8 Equity securities Equity securities are instruments that signify an ownership position in a corporation and represent a claim on its proportional share in the corporation's assets and profits. Equity securities should be reported at market prices in guilders. For enterprises listed on a stock exchange, the market value of your holding of their equity securities should be calculated using the market price on their main stock exchange prevailing at the close of business on December 31. The market value of equities that are not quoted on stock exchanges or otherwise traded regularly could be estimated by using the net asset value of the enterprises to which the equities relate or recent transaction prices. Equity securities include among others: ordinary shares; stocks; participating preferred shares; shares/units in mutual funds and investment trusts; depositary receipt (DR); equity securities that have been sold under repurchase agreements; and equity securities that have been lent under a securities lending arrangement. Equity securities that have been bought under repurchase agreements and/or acquired under a securities lending arrangement must be excluded from your equity holdings because there is no change of economic ownership of the securities involved. Also to be excluded from equity securities investments are investments in derivative instruments and nonparticipating preference shares. Form 9: Equity securities Form 9 2 is setup to register positions, transactions and other types of changes concerning your investment in equity securities issued abroad by unrelated enterprises, held on your own behalf or on behalf of your resident clients (Figure 2). 2 The numbering of the forms starts with no. 9 because this survey is a section of a larger survey of the Centrale Bank van Curaçao en Sint Maarten. 8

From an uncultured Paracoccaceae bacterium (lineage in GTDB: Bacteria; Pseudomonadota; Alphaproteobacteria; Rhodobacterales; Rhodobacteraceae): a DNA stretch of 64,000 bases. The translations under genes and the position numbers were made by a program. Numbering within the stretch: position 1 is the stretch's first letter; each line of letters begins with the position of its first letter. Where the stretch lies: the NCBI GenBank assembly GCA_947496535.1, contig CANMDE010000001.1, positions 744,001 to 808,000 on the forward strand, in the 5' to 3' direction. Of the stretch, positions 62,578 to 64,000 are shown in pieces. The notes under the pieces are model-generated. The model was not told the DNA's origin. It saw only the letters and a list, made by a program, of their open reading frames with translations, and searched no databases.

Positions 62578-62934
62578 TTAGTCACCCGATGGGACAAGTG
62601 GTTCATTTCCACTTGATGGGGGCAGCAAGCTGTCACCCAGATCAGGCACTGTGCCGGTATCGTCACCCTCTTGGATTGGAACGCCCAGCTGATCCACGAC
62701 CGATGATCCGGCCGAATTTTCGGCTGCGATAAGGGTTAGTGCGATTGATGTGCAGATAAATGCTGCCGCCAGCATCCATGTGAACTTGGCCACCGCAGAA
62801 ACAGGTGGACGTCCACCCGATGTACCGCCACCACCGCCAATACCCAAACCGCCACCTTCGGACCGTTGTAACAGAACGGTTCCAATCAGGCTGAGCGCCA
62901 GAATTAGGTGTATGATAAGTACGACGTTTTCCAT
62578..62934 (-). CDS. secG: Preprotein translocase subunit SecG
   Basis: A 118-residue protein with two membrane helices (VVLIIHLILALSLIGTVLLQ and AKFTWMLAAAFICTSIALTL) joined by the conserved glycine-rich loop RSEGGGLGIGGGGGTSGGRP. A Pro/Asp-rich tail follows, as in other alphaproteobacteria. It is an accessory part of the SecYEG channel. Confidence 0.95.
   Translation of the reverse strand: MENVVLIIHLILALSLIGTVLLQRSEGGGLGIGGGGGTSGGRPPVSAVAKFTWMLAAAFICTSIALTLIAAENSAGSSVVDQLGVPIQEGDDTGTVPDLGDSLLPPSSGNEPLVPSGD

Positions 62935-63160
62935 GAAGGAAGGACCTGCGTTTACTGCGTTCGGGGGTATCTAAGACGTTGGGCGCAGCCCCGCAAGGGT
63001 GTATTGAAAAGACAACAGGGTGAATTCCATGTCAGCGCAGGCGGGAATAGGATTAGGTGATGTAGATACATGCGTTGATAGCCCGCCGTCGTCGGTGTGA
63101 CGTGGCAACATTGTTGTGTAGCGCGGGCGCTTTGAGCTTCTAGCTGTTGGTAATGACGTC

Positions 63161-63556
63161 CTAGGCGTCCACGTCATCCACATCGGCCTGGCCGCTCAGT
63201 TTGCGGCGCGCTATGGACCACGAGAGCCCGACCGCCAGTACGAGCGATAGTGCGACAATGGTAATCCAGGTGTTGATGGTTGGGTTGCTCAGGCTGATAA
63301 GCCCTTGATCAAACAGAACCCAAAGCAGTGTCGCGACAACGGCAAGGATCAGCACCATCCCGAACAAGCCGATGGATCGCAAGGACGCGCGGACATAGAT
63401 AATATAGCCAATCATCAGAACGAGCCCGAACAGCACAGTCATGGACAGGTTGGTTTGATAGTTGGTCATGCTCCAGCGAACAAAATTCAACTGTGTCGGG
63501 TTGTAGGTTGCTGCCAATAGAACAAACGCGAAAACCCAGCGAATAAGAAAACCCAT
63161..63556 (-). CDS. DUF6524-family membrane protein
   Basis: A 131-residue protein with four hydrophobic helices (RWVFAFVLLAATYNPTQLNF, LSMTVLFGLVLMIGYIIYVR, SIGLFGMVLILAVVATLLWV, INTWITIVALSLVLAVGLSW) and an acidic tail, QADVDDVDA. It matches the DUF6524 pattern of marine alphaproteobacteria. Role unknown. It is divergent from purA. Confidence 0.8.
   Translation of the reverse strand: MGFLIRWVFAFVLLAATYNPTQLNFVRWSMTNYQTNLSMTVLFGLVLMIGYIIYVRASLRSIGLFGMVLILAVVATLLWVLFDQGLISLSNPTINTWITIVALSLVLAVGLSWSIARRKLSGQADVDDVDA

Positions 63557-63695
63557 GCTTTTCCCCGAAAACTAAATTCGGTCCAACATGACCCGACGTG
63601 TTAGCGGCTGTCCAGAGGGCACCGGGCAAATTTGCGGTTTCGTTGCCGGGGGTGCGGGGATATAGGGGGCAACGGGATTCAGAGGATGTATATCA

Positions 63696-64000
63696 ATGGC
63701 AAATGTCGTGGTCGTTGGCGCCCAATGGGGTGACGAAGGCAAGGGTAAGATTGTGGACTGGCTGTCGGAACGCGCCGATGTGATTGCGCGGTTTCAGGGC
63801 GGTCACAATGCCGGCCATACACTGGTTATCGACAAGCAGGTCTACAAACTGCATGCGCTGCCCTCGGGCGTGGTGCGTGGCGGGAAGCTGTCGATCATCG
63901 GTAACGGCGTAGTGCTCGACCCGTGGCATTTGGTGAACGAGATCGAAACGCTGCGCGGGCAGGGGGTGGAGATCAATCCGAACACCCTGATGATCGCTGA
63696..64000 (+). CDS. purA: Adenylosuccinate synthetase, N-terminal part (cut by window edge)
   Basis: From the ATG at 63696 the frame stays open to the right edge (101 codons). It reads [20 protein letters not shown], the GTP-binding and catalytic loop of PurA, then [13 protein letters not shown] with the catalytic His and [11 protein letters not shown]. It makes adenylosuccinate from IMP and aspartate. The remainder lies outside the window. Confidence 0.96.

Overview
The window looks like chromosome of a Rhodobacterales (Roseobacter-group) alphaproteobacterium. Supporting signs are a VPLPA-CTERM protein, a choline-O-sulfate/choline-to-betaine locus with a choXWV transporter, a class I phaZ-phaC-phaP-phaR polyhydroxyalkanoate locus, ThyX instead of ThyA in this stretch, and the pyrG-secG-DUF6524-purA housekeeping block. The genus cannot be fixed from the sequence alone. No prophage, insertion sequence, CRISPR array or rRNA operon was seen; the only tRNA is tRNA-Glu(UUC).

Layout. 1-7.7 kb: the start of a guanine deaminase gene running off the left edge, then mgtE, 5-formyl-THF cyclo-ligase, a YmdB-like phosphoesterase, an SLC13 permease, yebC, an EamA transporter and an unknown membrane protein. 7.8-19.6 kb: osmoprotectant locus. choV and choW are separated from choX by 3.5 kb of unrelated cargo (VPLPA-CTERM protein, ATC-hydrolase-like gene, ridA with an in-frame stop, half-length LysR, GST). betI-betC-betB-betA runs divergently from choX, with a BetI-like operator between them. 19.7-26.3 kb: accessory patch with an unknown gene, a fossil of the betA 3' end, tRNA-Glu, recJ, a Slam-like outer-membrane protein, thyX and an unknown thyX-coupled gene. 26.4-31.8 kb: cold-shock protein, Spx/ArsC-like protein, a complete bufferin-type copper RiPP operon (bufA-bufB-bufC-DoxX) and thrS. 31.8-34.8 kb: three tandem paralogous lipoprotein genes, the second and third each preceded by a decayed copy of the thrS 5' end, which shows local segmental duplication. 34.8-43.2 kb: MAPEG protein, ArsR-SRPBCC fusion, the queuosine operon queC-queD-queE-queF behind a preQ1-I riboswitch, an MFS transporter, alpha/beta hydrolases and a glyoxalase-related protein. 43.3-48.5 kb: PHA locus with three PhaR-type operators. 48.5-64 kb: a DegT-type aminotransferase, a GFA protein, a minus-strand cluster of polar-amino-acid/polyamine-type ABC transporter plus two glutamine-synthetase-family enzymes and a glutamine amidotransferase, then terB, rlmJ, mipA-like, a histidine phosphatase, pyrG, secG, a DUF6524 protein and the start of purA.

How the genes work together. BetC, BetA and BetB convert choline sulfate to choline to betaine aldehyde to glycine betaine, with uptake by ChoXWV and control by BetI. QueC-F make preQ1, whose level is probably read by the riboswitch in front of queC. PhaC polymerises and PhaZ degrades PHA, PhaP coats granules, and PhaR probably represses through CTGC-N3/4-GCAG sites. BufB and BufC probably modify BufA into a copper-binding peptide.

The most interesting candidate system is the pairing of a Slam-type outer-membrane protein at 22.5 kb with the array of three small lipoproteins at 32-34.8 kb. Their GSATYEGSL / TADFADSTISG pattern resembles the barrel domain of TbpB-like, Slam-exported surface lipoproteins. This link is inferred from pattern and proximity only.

9 Figure 2 When you click on the arrow as indicated above, a dialog box will appear that allows you to select a country, as shown below. The overall total is automatically calculated based on the totals by country. The data that must be reported are: (9.1) Total equity securities: refers to the total equity value owned by your enterprise, issued by unrelated enterprises abroad. This value is automatically calculated based on the totals under item (9.2). 9

10 (9.2) Equity holdings by country of issuer: specify the equity securities held by your enterprise broken down by the country of residence of the nonresident issuer. The residence of an enterprise is considered to be where it is legally incorporated or, in the absence of legal incorporation, where it is legally domiciled. For each country, you must report the data as follows: Opening position: the total equity value your enterprise owns at the beginning of the reporting year; Transactions: total equity-related transactions, like sales or purchases of shares during the reporting year; Revaluations: changes in the value of your equity investments due to price and/or exchange rate changes; Other changes: changes in the value of your equity investments due to other reasons, e.g., if you previously had 2% of the shares in a foreign enterprise and acquired 15%, then the relationship changes from portfolio investment to direct ownership investment because you now own more than 10% of the shares; Closing position: the total equity value your enterprise owns at the end of the reporting year is automatically calculated in the Excel file. (9.3) Income receivable: refers to the total dividends earned during the year. Dividends should be recorded on the ex-dividend date. 3 We do not require a breakdown of the total dividends earned by country. 3 The date the recipients of the dividend are determined comes from the shareholders register. After this date, subsequent shareholders are not entitled to the dividends. 10